Look out, Anne Geddes, I am now a photographer . . . of boiled tube meat. Yes, I know, you thought I was a writer. And I am. But my second novel BIG MOUTH is about competitive hot dog eating, and I’m creating a website about it that will go live in a few days, and I needed an image of a hot dog that did not exist. What to do about that? Why, do my own hot dog photo shoot, of course!
First, I gathered the supplies and cooked up a pot of Ballpark Franks. Grandma was watching the boys and I had half an hour before I needed to leave to meet some author friends for lunch. I’d see what I could accomplish in thirty minutes, and let me tell you, it really was a question, considering I had no idea what I was doing.
Never one to let cluelessness stop me, I tried many different scenarios, with different backgrounds and various light sources. Like I said, I had NO idea what I was doing, and I was using a regular old digital camera and natural light from the front windows and the back sliding door, so this whole experiment was comparable to me sticking my hand in a dark, muddy hole to see what I’d pull out. Here are some samples that aren’t too embarrassing.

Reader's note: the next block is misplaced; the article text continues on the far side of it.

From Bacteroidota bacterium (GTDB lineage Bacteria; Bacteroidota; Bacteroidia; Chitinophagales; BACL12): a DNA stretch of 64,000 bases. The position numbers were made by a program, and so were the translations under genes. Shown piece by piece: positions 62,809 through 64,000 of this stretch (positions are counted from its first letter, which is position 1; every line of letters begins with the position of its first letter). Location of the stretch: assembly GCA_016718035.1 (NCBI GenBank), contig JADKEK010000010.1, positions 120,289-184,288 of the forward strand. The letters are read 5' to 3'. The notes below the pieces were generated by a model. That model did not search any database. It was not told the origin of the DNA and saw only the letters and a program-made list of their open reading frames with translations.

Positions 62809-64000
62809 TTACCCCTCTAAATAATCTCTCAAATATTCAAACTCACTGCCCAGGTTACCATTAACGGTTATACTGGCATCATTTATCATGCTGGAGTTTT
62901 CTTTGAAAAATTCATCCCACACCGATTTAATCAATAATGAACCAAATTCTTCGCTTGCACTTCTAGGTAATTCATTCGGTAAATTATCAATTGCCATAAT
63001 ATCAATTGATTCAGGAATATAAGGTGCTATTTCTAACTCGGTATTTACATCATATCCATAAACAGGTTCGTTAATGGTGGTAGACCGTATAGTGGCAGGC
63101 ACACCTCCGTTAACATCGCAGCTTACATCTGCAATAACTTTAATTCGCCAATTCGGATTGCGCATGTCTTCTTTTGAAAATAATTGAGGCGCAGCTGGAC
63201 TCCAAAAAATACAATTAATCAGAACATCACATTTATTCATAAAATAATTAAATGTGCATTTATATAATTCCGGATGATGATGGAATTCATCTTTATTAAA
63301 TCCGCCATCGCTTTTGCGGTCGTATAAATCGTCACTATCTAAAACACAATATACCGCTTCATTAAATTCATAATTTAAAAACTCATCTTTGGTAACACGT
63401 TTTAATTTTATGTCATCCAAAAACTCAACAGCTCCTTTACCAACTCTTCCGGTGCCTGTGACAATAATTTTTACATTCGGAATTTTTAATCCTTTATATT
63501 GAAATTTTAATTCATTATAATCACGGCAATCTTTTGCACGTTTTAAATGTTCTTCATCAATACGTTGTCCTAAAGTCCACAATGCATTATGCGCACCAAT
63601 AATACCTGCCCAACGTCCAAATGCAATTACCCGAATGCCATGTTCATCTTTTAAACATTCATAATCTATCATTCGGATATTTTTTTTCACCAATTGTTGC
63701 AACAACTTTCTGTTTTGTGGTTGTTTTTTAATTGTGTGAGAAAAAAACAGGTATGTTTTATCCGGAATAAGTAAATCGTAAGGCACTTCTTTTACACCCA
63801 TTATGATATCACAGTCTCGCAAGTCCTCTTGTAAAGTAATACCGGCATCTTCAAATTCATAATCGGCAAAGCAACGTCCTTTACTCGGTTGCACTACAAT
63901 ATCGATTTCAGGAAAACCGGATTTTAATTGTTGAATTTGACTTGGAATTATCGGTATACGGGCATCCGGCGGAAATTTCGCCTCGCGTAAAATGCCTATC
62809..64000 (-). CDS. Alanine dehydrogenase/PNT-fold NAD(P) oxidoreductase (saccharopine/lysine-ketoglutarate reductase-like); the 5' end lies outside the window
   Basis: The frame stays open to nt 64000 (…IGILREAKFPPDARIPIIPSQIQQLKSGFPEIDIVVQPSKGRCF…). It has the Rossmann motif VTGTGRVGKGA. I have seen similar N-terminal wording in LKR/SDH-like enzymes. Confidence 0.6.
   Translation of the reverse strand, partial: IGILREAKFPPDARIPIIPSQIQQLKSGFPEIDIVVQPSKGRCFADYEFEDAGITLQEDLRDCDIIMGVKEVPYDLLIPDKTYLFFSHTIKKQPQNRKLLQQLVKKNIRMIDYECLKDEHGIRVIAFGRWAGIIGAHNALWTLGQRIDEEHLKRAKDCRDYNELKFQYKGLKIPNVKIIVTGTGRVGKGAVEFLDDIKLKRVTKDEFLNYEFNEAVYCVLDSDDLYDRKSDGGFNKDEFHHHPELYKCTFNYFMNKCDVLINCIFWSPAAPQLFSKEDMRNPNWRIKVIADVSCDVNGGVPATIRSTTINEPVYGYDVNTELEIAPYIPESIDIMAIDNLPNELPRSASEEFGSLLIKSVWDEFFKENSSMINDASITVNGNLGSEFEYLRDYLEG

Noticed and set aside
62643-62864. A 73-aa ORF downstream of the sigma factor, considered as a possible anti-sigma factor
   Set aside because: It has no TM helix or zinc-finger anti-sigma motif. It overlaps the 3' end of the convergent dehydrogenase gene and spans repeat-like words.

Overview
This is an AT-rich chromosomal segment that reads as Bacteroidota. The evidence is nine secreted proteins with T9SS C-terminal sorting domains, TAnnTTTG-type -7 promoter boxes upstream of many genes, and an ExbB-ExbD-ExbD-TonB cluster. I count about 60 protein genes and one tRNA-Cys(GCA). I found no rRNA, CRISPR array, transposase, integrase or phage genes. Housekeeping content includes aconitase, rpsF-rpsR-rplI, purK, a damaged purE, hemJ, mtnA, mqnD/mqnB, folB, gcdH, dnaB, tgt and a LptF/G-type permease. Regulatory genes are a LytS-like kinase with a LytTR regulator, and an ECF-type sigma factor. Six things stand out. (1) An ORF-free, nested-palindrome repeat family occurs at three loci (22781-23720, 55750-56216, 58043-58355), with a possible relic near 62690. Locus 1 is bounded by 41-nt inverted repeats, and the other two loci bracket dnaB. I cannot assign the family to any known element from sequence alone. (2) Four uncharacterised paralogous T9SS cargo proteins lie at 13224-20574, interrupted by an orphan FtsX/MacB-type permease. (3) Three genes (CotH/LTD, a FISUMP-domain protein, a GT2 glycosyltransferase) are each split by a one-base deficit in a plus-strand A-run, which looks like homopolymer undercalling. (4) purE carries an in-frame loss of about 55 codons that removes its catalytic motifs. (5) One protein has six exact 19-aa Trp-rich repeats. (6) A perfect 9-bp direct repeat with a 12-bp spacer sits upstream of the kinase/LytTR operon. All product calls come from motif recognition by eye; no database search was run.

Luckily, my photographer friend Theresa knows how to juice up a photo’s contrast in PhotoShop and trim around the edges. Voila! A Big Mouth Hot Dog, hold the relish. (See first picture above. Not too awful, huh?) When I brought my camera to the author lunch (for which I was thirty minutes late . . . big surprise), Helen Foster James and Jean Ferris thought the photos were professional. Granted, I showed them the thumbnail-sized versions on my camera’s tiny little screen . . . in subdued Cheesecake Factory lighting, no less. But I was happy for the compliments anyway.
All in all, I like the way the final Big Mouth Hot Dog photo turned out and am hatching plans for yet another hot dog photo shoot. And why not? Photographing hot dogs is a lot easier than photographing toddler triplets . . . hot dogs don’t run at Mach 10 in three different directions.